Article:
Review by MisterMarioMan
"Poor controls and uninteresting areas ruin what could have been an excellent title."
Super Mario Galaxy was, in every respect, a title that should have been perfect. Combining the new and intuitive controls of the Wii with the fun, complex and exciting adventure that was the previous two titles, Super Mario 64 and Super Mario Sunshine, this game should really have had it all. However, clunky controls reveal how flawed the title is, and the uninteresting and short worlds to explore greatly detract from the greatness that this game should have been.
Firstly, part of the reason that I loved the original two games is that the area those games provided to explore were fun and exciting, and I actually enjoyed taking the time to try and find all of the stars/shines in them. Each objective was hidden in the worlds with only vague clues as to where they are located, and I reveled at the opportunity to search for each. Galaxy takes a dramatic turn for the worst in this field: While they may still have "main areas", just as the previous two did, the areas are greatly truncated, with each only having three main stars to collect(Super Mario 64 had 6, and Super Mario Sunshine had 8.) Not only that, but the already small areas are broken up into even smaller planets, each with it's own mini-objective(this gets repetitive quickly; typically the objective is to defeat one enemy or collect five objects hidden plain in sight,)
Without one major objective to try to search for, this simplifies the star-collecting process, and makes the game easier. To counter this and ensure the game has the same level of difficulty as it's predecessors, Nintendo decided to limit your health to merely 3 points(Both previous titles had 8.) This creates a level of difficulty that in turn is much too hard, and makes the player question whether or not that was the correct decision.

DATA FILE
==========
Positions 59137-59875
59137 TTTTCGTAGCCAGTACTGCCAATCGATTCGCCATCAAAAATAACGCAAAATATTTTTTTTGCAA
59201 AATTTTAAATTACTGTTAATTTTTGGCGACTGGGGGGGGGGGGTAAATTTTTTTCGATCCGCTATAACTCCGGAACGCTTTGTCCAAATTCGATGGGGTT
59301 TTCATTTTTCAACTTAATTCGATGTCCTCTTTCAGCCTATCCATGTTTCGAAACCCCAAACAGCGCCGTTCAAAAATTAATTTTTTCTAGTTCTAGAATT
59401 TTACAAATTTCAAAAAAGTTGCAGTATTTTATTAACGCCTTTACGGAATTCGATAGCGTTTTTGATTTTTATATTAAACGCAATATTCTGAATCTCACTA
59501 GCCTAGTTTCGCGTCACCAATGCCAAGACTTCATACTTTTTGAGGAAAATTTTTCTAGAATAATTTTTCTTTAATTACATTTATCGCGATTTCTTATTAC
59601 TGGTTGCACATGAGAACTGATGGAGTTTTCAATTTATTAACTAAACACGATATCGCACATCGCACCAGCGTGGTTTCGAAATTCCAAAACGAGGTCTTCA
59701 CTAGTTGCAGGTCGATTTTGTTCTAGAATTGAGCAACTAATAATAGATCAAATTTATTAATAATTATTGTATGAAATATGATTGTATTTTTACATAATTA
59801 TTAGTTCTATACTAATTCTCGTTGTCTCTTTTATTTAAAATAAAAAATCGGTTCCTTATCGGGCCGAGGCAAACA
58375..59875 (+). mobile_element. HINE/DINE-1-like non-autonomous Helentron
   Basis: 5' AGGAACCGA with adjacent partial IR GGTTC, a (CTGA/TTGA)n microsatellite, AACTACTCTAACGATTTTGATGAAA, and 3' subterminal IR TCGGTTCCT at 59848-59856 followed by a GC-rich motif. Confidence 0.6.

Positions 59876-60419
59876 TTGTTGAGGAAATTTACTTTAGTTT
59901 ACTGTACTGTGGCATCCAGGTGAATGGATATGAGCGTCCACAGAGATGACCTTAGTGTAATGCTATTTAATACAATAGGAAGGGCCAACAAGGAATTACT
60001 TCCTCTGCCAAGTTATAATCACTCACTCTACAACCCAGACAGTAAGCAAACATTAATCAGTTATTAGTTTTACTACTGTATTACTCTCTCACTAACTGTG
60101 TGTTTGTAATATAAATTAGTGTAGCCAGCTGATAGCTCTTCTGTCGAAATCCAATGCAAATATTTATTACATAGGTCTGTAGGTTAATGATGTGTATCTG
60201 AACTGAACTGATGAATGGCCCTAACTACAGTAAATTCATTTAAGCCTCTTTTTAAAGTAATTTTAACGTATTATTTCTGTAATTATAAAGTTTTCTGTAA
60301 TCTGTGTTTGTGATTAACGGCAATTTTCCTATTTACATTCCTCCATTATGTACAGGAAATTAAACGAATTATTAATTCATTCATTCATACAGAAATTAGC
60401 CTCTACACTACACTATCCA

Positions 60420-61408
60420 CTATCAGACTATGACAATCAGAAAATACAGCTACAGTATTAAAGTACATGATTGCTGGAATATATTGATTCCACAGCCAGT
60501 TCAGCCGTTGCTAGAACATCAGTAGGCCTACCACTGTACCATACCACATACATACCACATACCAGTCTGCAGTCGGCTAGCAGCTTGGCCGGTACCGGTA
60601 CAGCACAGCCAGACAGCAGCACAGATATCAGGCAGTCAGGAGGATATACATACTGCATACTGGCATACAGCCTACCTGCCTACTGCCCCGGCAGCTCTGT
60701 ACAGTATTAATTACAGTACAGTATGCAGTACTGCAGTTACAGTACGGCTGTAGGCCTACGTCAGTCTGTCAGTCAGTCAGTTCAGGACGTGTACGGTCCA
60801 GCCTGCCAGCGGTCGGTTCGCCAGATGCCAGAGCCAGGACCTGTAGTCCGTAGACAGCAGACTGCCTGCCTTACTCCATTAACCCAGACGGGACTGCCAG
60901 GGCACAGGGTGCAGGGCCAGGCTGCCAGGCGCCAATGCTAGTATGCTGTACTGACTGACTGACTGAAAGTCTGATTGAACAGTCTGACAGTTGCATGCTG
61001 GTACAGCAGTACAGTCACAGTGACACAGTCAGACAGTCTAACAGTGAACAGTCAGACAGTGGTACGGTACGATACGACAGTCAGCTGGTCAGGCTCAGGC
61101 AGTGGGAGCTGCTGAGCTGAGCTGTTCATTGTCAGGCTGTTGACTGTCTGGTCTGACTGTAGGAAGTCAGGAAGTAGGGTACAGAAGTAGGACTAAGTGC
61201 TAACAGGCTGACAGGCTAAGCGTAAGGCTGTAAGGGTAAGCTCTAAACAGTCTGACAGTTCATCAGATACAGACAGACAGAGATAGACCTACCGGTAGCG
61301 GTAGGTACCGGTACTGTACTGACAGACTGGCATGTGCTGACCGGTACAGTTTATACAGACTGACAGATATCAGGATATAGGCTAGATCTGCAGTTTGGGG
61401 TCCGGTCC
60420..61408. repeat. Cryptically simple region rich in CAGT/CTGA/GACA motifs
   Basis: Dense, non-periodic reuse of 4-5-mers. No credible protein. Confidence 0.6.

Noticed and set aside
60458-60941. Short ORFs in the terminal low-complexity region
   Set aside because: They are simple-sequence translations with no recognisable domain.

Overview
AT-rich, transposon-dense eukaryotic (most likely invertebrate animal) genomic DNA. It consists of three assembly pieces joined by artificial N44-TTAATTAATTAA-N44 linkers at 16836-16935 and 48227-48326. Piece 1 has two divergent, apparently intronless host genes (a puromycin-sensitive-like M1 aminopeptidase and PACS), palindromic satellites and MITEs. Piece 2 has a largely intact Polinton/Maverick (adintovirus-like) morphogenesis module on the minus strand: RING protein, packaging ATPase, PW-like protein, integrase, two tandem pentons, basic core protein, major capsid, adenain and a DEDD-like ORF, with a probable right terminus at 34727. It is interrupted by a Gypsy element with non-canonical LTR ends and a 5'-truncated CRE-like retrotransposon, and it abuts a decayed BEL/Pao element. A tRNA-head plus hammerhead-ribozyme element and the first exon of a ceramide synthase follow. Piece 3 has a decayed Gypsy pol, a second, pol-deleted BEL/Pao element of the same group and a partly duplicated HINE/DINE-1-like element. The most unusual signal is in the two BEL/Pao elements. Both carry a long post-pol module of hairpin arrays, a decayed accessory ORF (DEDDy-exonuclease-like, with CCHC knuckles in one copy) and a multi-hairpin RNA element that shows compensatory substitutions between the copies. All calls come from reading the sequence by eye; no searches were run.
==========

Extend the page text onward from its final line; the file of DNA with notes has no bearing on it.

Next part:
The main objective to collecting the star typically comes when you reach the last mini-planet(for example, you may encounter a boss or a timed event.) And while these areas to remain true to the typical Mario formula of the previous games, they're much to short and the amount of fluff you must push through in the other areas to reach them makes you wonder if it was worth it. The game does shine in this area, however, as the last planet in a particular level is usually pretty fun.
Now let me tell you about my biggest issue. The controls. It would be dangerous to keep the typical Mario controls from the first game, as it could get boring. This is why Super Mario Sunshine expanded by adding the FLUDD device to the basic game play. Credit must go to Nintendo for this: The switch from one to two controllers and the addition of Wii motion sensing does provide a different yet familiar feel to the classic Mario style. An excellent example of this is the addition of the motion-spin jump. When Mario is in the air, simply shake the Wiimote to give him an extra boost. This is an excellent change from the norm and caused me to think different about several situations.
My issue comes in with the gravitational controls. Because of the space theme of the game(Another mistake, just like Super Mario Sunshine. Don't limit yourself to one theme! The differences in areas are what made the first game so great!) you'll find yourself going sideways and upside-down quite a bit. The controls here are clunky; Mario vaguely understand what I want him to do, and camera switches occur so often, I may adjust to upside-down style controls only to then switch to rightside-up, to move ten steps and then switch right back. It's tedious and provides a much more difficult control method then it should be.